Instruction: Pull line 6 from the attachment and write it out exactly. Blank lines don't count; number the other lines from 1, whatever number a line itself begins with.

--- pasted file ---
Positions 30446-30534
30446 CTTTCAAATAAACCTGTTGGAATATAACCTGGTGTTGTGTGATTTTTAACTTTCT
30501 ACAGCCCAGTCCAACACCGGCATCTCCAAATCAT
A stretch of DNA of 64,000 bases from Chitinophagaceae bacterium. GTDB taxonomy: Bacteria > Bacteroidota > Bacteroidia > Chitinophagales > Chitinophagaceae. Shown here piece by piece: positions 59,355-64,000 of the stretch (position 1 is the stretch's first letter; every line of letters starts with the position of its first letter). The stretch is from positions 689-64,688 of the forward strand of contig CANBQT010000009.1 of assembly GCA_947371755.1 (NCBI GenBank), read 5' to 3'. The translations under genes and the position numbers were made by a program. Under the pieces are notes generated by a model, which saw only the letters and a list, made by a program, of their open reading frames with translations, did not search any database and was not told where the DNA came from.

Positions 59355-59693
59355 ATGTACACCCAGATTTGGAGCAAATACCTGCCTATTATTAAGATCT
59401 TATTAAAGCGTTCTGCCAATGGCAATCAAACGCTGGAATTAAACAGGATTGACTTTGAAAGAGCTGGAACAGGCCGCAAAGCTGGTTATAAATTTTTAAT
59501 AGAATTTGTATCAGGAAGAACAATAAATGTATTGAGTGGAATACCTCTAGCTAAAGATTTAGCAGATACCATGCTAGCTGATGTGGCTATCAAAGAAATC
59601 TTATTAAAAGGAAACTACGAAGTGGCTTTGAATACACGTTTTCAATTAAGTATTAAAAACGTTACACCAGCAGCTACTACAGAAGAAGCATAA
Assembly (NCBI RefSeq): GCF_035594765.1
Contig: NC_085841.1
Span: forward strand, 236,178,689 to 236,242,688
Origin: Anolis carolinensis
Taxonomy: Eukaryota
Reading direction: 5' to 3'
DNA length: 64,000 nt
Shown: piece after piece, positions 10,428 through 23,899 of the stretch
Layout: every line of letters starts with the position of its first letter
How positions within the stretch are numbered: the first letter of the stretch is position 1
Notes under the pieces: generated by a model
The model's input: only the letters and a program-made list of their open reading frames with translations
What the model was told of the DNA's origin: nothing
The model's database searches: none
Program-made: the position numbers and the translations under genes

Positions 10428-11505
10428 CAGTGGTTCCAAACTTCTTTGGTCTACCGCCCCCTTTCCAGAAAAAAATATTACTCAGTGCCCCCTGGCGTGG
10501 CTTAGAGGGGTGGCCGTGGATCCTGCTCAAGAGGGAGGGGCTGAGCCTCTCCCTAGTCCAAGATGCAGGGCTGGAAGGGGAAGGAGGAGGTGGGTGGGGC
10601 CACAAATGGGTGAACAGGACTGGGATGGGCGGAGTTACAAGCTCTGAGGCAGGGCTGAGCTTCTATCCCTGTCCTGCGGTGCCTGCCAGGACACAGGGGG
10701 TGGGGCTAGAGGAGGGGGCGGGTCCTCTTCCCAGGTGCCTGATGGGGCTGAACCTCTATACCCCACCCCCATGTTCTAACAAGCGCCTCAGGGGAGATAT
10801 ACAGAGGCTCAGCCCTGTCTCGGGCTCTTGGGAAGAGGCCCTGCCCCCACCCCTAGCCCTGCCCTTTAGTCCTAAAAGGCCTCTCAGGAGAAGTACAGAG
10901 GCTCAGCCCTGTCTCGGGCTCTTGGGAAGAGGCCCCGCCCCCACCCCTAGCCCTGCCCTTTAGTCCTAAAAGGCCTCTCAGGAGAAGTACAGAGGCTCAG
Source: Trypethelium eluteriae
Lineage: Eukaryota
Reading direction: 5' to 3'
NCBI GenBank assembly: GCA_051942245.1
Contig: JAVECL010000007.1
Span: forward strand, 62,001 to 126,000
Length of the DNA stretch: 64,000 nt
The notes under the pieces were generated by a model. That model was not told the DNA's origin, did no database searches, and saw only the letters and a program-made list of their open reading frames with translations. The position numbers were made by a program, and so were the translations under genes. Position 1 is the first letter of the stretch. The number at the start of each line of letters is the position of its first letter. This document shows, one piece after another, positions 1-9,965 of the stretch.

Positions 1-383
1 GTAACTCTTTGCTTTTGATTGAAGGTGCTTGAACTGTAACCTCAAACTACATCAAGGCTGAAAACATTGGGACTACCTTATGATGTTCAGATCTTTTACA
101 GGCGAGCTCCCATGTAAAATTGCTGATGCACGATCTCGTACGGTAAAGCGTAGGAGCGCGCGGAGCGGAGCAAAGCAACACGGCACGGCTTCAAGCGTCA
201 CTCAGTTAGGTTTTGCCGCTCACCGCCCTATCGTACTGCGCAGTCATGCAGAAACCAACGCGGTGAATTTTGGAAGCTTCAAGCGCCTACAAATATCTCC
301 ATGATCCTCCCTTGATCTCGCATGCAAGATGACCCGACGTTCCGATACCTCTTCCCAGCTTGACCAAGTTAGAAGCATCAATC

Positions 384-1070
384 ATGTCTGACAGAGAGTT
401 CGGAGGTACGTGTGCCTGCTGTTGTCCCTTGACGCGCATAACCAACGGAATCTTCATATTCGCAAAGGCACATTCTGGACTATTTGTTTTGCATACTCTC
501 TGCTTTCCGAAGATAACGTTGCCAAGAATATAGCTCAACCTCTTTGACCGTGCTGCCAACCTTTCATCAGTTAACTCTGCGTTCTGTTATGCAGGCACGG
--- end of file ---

59355 ATGTACACCCAGATTTGGAGCAAATACCTGCCTATTATTAAGATCT